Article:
MAKE SURE TO TREND-WATCH CONSISTENTLY

 

Just like getting to know the audience, this requires a bit of “stalking.” Look at Twitter. Search on Pinterest. Take a moment to park yourself on Instagram.

Are there any hashtags related to your brand that is attract a lot of buzz? If yes, then make sure you use that hashtag when making a post. Is there a craft fair that’s generating interest? Make sure you sign-up for it.

Do this every day, consistently, without a miss. Trends on bath bomb recipes change every day and your business must keep up with them to stay relevant in the market.

Quick tip: Bookmark a few known handmade soap sellers — small business or commercial brands — and check what is common in their most liked and commented posts. See how you can bring that into your own business.

DIVERSIFY

 

When you trend-watch, don’t only look for popular hashtags. Also check out what fans and followers commonly love. See if you have a variant that caters to that and diversifies your offerings to open yourself to a wider market.

Let’s say you specialize on minty DIY bath bombs in earth colors. If you notice that in a particular month, people tend to lean more towards bath bomb recipes that are fruity and bright-colored, maybe it’s time to learn that that and start mixing up your essential oil combinations.

Widen your craft. Take time to learn more not just about your craft but other crafts as well. This means that in seasons when bath bombs are just not making a killing in sales, then you have a “back-up plan.”

And there you have it. Some few tips to prepare yourself for the inevitable business seasonality. If you have any other tips you want to share with business crafters, comment away. We also would love to hear how these tips helped you out.


Need craft supplies for your DIY Soap and Bath Bomb projects?

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Interested in crafting ideas like Bath Bomb Recipe, DIY Bath Bomb, How To Make Bath Bombs and more? Let us inspire the creative spirit in you. Browse our blog for more handmade soap recipes.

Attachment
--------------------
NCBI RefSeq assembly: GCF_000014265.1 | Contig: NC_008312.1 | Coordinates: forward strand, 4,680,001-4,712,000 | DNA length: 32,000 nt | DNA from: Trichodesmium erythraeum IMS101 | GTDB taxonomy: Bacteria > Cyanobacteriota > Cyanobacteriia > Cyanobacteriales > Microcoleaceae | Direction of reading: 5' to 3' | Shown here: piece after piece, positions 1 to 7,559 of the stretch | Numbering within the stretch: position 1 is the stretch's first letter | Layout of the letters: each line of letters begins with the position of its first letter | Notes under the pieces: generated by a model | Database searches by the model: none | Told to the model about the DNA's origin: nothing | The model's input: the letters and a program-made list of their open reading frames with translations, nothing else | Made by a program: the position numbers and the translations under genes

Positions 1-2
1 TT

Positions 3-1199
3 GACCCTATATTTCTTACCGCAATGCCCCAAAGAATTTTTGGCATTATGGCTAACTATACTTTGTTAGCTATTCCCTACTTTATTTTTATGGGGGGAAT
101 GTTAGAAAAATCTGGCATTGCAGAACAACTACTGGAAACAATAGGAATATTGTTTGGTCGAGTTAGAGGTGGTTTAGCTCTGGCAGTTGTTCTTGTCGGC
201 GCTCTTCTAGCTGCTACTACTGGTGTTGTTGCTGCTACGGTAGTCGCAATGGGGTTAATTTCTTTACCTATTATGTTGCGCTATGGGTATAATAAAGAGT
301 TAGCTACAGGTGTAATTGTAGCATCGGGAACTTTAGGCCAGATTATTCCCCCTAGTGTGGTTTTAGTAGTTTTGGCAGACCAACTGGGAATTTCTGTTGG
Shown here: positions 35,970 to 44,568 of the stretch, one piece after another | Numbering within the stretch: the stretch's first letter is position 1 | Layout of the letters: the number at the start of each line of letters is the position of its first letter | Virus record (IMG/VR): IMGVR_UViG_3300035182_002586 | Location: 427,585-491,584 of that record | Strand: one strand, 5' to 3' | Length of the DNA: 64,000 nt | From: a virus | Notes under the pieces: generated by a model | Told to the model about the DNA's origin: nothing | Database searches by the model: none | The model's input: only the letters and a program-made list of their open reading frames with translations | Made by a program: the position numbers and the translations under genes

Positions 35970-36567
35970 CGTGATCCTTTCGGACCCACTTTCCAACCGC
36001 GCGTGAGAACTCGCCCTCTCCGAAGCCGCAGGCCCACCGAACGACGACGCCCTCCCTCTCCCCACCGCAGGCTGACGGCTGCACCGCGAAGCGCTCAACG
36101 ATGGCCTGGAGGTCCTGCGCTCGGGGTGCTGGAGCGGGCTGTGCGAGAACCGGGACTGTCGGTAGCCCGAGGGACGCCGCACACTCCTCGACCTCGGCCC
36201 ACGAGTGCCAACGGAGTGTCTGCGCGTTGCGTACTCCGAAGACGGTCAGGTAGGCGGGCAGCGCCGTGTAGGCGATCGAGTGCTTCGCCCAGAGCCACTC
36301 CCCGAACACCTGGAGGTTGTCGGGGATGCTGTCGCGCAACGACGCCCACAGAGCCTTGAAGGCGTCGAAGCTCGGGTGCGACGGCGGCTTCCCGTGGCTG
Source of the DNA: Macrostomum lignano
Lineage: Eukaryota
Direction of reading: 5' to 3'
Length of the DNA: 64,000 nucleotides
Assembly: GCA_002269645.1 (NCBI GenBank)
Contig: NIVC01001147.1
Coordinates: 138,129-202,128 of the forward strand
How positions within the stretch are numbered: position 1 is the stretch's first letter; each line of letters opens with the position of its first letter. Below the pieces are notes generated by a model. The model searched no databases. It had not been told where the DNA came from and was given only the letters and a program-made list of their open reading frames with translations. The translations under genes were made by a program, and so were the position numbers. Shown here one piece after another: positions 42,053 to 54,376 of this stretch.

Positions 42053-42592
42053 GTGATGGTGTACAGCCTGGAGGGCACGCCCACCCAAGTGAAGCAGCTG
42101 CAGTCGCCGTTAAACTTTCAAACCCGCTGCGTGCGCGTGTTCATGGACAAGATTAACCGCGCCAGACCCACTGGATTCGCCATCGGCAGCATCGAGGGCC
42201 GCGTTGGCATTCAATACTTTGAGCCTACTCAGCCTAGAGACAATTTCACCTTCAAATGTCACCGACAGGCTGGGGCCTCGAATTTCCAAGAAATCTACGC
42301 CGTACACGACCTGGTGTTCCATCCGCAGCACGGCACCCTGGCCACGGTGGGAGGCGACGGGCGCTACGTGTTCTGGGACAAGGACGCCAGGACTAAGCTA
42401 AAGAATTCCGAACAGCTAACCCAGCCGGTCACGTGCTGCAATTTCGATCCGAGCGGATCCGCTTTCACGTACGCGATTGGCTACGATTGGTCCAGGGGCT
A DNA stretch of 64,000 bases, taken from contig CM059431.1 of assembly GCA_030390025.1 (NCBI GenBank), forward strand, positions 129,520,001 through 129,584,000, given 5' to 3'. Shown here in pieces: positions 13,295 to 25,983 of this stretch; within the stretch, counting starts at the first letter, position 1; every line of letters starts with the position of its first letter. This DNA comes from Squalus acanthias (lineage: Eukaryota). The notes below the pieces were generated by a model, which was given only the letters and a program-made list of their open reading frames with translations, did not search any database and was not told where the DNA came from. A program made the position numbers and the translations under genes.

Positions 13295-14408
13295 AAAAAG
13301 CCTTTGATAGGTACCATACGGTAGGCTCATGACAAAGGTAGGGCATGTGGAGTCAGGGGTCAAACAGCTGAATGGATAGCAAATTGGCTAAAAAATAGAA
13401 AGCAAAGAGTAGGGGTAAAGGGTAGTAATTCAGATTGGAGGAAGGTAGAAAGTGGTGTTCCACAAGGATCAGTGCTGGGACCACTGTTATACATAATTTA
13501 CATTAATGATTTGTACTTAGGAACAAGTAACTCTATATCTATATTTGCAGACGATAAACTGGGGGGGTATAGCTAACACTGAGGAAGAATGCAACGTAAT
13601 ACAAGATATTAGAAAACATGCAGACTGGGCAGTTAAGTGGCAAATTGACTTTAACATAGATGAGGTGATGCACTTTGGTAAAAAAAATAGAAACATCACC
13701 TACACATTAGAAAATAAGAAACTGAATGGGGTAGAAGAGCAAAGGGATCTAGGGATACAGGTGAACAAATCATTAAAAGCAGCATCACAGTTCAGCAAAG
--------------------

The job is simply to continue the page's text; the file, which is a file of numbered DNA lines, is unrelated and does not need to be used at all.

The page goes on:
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midyear

Pointers to Make Sure Your Handmade Soap’s Price is Right

One of the most challenging aspects of running a handmade soap making business is determining how much you will charge per handmade soap that you are about to sell.

Going too low might not cover your handmade soap recipe costs or worse, it might correspond to losses on your end, like taking away quality fragrance oils from your recipes.

Pricing handmade soap making kits too high, however, might turn off your potential buyers, too. To find the sweet spot in pricing your merchandise, determine and calculate how much it will cost you. For starting a handmade soap business or any business, the universal formula to be used is:

(Raw Materials + Fixed Cost + Labor Cost) x Markup = Retail Price Per Piece

To achieve the minimum base production cost, add up the raw materials, fixed cost, and labor cost. This basically gives us an idea of how much the handmade soap is worth.

On the other hand, the markup or profit is the amount added on top of your base price to arrive at your selling price. To give you a better idea of each component, check out the 4 pricing aspects you should always consider: